As the internet becomes an increasingly important source of information for the public, government repression is shifting from traditional journalists to bloggers, according to the latest Worldwide Press Freedom Index issued by
It isn't just Burmese pro-democracy activists who have been denied Internet access by heavy-handed government censors. "OpenNet Initiative, which tracks Internet censorship, has documented signs that in recent years several governments -- including those of former Soviet republics Belarus, Kyrgyzstan and Tajikistan -- have closed off Internet access, or at least opposition Web sites, during periods preceding elections or times of intense protests.
Despite the danger of defying a military junta that is determined to quash the current wave of protests, and Internet penetration of only 1%, Burmese citizen journalists, activists, and former professional journalists have shared news and images with the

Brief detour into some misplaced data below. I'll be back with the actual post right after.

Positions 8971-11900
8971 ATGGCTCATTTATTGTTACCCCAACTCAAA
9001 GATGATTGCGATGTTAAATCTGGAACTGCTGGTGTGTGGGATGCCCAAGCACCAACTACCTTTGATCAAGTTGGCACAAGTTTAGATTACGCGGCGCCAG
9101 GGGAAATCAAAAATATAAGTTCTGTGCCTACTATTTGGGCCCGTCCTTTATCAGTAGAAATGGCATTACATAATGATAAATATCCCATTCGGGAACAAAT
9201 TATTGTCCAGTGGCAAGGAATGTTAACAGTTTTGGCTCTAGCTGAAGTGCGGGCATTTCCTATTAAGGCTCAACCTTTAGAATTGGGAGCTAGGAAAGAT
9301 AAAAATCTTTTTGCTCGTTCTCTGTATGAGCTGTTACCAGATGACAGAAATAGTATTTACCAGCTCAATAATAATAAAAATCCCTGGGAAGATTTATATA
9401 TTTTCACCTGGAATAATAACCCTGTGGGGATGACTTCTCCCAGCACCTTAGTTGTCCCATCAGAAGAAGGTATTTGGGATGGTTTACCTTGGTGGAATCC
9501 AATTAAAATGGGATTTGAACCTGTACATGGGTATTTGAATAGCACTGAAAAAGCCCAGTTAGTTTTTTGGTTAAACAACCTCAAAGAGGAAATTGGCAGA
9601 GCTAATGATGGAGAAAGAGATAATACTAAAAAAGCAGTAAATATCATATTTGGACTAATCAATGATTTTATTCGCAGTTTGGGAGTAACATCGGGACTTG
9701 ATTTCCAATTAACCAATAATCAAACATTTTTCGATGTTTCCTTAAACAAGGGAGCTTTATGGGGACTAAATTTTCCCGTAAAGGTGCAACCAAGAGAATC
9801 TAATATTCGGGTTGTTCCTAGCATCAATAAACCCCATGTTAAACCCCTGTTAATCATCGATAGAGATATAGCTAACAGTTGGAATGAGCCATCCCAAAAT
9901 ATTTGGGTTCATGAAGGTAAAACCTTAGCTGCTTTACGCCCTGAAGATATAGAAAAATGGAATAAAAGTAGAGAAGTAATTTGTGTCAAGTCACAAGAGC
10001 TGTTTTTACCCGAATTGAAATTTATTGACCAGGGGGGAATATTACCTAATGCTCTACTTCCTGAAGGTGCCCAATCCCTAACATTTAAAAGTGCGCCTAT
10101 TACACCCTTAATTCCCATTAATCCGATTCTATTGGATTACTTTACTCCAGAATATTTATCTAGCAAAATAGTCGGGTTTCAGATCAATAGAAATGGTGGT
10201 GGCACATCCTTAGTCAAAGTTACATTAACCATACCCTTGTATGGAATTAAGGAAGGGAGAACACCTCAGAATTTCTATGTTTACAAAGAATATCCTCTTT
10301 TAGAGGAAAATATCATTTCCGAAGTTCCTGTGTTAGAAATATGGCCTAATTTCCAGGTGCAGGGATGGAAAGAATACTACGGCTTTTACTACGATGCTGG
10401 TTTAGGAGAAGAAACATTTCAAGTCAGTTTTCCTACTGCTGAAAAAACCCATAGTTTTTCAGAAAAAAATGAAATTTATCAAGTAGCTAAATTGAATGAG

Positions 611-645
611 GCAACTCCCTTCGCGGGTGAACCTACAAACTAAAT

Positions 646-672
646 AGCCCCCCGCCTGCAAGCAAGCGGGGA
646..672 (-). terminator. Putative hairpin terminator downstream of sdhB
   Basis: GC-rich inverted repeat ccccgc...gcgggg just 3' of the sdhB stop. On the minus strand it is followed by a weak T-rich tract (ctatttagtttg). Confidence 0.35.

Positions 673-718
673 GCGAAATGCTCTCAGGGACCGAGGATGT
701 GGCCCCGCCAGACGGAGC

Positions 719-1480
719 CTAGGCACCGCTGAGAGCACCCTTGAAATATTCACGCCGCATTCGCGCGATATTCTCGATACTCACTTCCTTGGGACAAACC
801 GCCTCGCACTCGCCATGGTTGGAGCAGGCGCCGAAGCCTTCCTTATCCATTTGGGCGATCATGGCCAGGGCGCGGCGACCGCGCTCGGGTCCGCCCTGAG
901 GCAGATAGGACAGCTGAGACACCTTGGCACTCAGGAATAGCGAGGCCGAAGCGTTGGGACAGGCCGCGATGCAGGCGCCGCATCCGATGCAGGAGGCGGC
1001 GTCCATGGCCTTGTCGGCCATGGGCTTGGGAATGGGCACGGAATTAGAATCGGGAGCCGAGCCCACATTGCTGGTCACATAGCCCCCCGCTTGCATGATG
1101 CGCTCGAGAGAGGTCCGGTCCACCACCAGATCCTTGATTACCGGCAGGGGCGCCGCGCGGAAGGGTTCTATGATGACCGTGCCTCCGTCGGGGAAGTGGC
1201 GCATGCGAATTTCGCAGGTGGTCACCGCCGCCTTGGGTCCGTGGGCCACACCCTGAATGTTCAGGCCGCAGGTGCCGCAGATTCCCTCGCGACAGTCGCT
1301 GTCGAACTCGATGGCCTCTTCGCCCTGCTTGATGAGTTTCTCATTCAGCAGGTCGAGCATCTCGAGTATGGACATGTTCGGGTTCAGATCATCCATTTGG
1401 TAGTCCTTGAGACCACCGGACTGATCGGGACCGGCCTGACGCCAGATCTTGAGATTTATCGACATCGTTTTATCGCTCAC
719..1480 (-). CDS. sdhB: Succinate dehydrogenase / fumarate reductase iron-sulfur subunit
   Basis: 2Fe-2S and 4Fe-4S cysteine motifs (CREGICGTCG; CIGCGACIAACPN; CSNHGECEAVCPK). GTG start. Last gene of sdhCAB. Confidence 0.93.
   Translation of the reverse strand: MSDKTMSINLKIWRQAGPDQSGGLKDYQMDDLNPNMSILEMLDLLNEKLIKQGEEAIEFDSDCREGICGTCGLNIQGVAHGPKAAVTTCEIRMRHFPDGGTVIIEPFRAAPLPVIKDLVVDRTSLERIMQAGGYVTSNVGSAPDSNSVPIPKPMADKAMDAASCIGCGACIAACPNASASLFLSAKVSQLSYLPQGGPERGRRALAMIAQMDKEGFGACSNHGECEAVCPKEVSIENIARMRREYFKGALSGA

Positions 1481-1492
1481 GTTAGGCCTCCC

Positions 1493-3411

Consumers Union, the publisher of Consumer Reports magazine, recently had firsthand experience with search engine optimization (SEO) techniques that companies are using to suppress negative stories about themselves on the Internet. A company called "DONE!
James L. Horton of the Robert Marston & Associates PR firm is worried about Wikileaks, a new website that provides a means for people to share information about unethical behavior by governments and corporations. Wikileaks says it "is developing an uncensorable Wikipedia for untraceable mass document leaking and participatory analysis.